by Dr. Iain Corness
come clean. I am fascinated by magic, so when someone asked me if I
wanted to interview a young magician I had to say yes. I was not
disappointed. Steve Owens appeared with a plastic shopping bag, produced
a deck of cards and began to perform magic tricks, literally a few
centimeters in front of me. How he managed to change the Kings of Spades
and Hearts into two Jokers is beyond me. But not beyond him!
Steve is American, but not a noisy American, and admitted later in the
interview that he believes magicians should be humble. “Some people
think you have magical powers, and some take advantage of that. Working
on stage can make you feel as if you are on a pedestal. I didn’t like
that idea. It is almost arrogant.”
He describes his work as a magician as being a performing artist.
“There’s a difference between performing magic and showing it,” said
Steve, by way of demonstrating his personal approach to the craft, and
after watching some impromptu performances, I could see that he is a
Steve was born in Los Angeles, with both his parents ending up as
teachers. I asked if he had any siblings who were also involved in
magic, and he replied, “I sawed my brother in two. Ask my half-brother!”
However, the real answer is one elder sister who is not into magic, and
no two half-brothers!
A turning point came in his life when he was 12 years old, and as a
treat was taken to see the famous illusionist, David Copperfield. “I
thought he had a power!” From that day on, Steve became obsessed with
magic, reading every book on the subject he could lay his hands on. The
obsession took control. Some nights he could not go to sleep, thinking
about magic. “I would even dream about magic!” The obsession had taken
over his life so much, that his scholastic grades began to fall. “I was
a good C student,” said Steve with a laugh.
However, his application to magic, his real interest, was unstinting,
which meant that by the time he was 20 years old, he was accepted as a
member of the Magic Castle in Hollywood, the number 1 magicians group in
To be a full-time magician was not practical, so he did what all young
folk do, and went to college to study computers, but very quickly
realized that sitting in front of a computer screen all day was not his
idea of a lifelong career commitment. He changed to Business, a broader
spectrum. While this might have taken up his weekdays, magic still took
up his weekends, but not without its traumas. The principal one being
His first public performance was almost a disaster. It was a free show
put on in a suburban church. “I was petrified. My arms went numb. My
fingers wouldn’t work.” But he persevered and finally got to be able to
control the fear. However, he still has it, and has to work through it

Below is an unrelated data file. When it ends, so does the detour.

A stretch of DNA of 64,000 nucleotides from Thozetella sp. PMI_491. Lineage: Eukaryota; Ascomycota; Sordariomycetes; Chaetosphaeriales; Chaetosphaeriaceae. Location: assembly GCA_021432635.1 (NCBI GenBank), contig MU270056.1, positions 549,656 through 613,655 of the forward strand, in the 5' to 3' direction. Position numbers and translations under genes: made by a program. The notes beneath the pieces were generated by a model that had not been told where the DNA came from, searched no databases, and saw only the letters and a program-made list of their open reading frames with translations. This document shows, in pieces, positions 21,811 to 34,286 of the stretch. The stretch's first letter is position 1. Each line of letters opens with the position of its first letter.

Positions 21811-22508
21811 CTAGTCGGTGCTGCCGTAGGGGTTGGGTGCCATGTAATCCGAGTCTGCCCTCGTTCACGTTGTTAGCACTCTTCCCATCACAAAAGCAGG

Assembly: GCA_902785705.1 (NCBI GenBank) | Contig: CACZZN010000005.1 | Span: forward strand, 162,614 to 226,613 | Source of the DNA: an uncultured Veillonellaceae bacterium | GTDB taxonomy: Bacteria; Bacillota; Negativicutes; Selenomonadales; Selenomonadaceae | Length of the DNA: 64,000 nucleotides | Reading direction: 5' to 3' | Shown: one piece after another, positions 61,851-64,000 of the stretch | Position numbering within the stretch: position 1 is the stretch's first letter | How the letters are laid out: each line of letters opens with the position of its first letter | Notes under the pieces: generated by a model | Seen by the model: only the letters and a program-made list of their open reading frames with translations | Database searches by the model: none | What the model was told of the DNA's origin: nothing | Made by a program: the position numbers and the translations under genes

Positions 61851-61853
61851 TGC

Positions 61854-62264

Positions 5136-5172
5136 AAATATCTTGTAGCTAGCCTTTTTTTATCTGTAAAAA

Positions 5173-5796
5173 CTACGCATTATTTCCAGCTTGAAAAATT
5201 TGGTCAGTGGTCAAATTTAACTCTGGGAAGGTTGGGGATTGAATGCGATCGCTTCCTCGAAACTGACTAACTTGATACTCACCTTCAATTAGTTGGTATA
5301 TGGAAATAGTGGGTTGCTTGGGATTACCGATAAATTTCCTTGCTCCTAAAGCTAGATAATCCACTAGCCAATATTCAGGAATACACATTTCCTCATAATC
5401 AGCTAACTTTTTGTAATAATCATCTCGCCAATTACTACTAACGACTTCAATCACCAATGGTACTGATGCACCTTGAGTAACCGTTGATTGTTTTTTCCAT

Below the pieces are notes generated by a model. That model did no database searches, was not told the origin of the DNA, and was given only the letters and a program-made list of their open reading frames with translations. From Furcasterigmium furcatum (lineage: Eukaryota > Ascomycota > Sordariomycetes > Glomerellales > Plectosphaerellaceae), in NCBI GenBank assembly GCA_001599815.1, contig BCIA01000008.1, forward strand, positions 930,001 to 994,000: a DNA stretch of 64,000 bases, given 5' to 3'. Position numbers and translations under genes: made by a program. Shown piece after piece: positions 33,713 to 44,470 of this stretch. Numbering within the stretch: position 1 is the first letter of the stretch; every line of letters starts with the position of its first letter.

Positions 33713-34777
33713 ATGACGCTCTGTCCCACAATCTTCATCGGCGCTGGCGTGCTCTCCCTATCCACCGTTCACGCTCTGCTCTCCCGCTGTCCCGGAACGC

before each performance. “It is definitely not easy to be a full-time
As an example of this, Steve practiced so hard and so long with his card
tricks that he even ended up with tendonitis, the kind of condition that
workers on assembly lines for 10 hours a day would get. I even noted
that while he was sitting talking to me, he was repetitively working
with a pack of cards, still changing my two Kings into Jokers!
Having finished his Business studies, he decided to move to Las Vegas, a
city well known for its use of playing cards as well, though Steve
denied ever gambling while in the gambling capital. He also said that it
was not worthwhile to even contemplate a little sleight of hand card
sharping at the blackjack tables, as the casinos actually employ
magicians to make sure there is nobody like Steve at the tables! What he
did do was to hone his skills testing new ideas, one on one, in the
restaurants. He also met other magicians playing in Las Vegas and began
to allow his creative ideas to come to fruition. “New creative ideas
take so much time and effort. You have to beware of (people) copying.
It’s like music and plagiarism.”
He prefers the challenge of close-up magic, using sleight of hand with
the card tricks. “I don’t use apparatuses or props because people give
the credit to the device, rather than the artist, and cards are the most
challenging. A lot of magic is mental,” said Steve.
He also made his first contact with Thailand while in Las Vegas. He
rented a room from a Thai lady, who had been there for 22 years, but who
regaled him with stories about the Kingdom, and how she missed it. This
whetted his appetite for travel and he arrived in Bangkok, going to stay
for one week. “The culture shock on that first trip! The smoke from all
the Tuk-Tuks! I dropped my bag on the bed of my hotel room and said to
myself, what have I done?” After a few days he was more acclimatized,
and his one week became one month. He returned to the US and promptly
bought another ticket to Thailand and spent three months here.
By this stage, the ‘magic’ of travel was with him and he left the US two
years ago and has been traveling around SE Asia since then, using
Thailand as the ‘home base’.
His ambition is just to be happy. “I’ve thought a lot about life. You’re
here, so you may as well enjoy the rides!” However, he does bring
happiness and enjoyment to others, through his craft of magic. “People
do want to see different, unique and amazing things. Magic gives them
that - the Santa Claus feeling!”
If you would like to contact Steve Owens, this is his website
http://steve4magic. googlepages.com/home, and mobile 085 095 7498.